In one embodiment the teaching signal, representing one or more input signals and one or more output signals, is divided into input and output parts. Each of the parts is divided into one or more signals. Thus, in each time point of the teaching signal there is a correspondence between the input and output parts.
Each component of the teaching signal (input or output) is assigned to a corresponding linguistic variable, in order to explain the signal characteristics using linguistic terms. Each linguistic variable is described by some unknown number of membership functions, like “Large”, “Medium”, “Small”, etc.
“Vertical relations” represent the explicitness of the linguistic representation of the concrete signal, e.g. how the membership functions is related to the concrete linguistic variable. Increasing the number of vertical relations will increase the number of membership functions, and as a result will increase the correspondence between possible states of the original signal, and its linguistic representation. An infinite number of vertical relations would provide an exact correspondence between signal and its linguistic representation, because to each possible value of the signal would be assigned a membership function, but in this case the situations as “over learning” may occur. Smaller number of vertical relations will increase the robustness, since some small variations of the signal will not affect much the linguistic representation. The balance between robustness and precision is a very important moment in design of the intelligent systems, and usually this task is solved by Human expert.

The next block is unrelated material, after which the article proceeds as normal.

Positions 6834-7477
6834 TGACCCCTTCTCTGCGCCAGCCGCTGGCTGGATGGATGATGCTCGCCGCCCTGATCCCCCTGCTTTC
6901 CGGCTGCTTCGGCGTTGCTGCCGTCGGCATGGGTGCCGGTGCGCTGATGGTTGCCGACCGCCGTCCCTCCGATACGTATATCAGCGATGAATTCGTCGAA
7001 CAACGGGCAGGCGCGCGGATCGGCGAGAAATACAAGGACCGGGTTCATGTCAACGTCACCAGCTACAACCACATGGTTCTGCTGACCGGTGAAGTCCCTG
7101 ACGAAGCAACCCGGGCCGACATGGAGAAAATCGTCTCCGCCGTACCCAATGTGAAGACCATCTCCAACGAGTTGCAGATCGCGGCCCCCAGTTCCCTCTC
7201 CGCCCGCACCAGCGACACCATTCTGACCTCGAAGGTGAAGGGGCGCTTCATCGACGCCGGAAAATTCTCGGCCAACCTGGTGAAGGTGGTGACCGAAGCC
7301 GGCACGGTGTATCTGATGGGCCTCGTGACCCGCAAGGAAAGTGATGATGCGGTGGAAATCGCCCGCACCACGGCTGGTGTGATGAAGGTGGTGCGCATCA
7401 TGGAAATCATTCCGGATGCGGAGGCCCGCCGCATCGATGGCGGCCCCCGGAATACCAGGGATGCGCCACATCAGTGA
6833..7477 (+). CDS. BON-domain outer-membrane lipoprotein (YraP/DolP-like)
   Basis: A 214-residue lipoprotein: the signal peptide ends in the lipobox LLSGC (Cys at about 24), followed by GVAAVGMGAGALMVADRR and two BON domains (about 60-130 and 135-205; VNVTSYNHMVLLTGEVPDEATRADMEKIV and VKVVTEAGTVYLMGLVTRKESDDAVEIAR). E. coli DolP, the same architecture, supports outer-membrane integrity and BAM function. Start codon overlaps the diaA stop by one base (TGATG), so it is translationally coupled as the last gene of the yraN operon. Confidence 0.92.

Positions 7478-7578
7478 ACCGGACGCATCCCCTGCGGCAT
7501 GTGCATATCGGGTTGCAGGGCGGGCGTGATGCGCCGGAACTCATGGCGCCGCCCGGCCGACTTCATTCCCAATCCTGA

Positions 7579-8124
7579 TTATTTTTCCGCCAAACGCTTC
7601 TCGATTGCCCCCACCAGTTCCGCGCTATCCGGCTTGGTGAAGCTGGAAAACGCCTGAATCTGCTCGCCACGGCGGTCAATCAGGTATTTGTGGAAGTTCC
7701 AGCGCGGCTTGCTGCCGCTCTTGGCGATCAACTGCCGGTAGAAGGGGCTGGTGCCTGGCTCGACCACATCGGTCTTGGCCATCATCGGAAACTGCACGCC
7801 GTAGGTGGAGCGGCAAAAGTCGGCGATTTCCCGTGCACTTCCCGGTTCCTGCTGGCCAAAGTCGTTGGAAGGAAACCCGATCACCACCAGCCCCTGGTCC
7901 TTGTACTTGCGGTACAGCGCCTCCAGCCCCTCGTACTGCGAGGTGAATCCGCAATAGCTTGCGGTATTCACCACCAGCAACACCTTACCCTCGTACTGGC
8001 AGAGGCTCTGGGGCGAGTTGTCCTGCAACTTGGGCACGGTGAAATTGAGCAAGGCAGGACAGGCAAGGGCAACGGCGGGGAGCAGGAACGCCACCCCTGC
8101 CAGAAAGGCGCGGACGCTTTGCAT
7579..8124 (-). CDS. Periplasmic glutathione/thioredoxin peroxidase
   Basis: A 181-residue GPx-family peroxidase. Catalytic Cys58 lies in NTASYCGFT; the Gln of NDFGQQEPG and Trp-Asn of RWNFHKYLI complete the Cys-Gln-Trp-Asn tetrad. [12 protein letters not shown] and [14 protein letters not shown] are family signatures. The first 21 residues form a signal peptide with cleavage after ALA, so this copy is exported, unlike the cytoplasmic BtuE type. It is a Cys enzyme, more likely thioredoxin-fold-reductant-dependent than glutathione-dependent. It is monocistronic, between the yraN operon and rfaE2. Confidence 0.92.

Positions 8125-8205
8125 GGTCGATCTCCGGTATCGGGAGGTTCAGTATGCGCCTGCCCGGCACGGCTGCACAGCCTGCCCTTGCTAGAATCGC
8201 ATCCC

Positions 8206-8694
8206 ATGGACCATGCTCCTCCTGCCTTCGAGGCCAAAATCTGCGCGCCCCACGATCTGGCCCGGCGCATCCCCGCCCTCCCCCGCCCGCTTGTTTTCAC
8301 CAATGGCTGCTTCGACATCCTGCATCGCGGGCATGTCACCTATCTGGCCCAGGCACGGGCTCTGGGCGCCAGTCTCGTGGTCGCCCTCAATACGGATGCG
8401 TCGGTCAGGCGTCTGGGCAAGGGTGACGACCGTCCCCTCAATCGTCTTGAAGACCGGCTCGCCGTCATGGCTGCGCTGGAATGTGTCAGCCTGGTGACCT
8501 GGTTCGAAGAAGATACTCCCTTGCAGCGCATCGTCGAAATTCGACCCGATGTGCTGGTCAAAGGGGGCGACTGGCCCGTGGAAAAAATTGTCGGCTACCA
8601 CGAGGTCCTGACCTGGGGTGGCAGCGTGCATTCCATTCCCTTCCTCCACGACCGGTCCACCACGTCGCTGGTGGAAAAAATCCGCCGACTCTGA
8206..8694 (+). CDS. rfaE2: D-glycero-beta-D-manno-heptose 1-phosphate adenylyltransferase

“Horizontal relations” represent the relationships between different linguistic variables. Selected horizontal relations can be used to form components of the linguistic rules.
To define the “horizontal” and “vertical” relations mathematically, consider a teaching signal:
[x(t),y(t)],
Where:
Define the linguistic variables for each of the components. A linguistic variable is usually defined as a quintuple: (x,T(x),U,G,M), where x is the name of the variable, T(x) is a term set of the x, that is the set of the names of the linguistic values of x, with a fuzzy set defined in U as a value, G is a syntax rule for the generation of the names of the values of the x and M is a semantic rule for the association of each value with its meaning. In the present case, x is associated with the signal name from x or y, term set T(x) is defined using vertical relations, U is a signal range. In some cases one can use normalized teaching signals, then the range of U is [0,1]. The syntax rule G in the linguistic variable optimization can be omitted, and replaced by indexing of the corresponding variables and their fuzzy sets.
Semantic rule M varies depending on the structure of the FIS, and on the choice of the fuzzy model. For the representation of all signals in the system, it is necessary to define m+n linguistic variables:
Let [X,Y], X=(X_{1}, . . . , X_{m}), Y=(Y_{1}, . . . , Y_{n}) be the set of the linguistic variables associated with the input and output signals correspondingly. Then for each linguistic variable one can define a certain number of fuzzy sets to represent the variable:
Where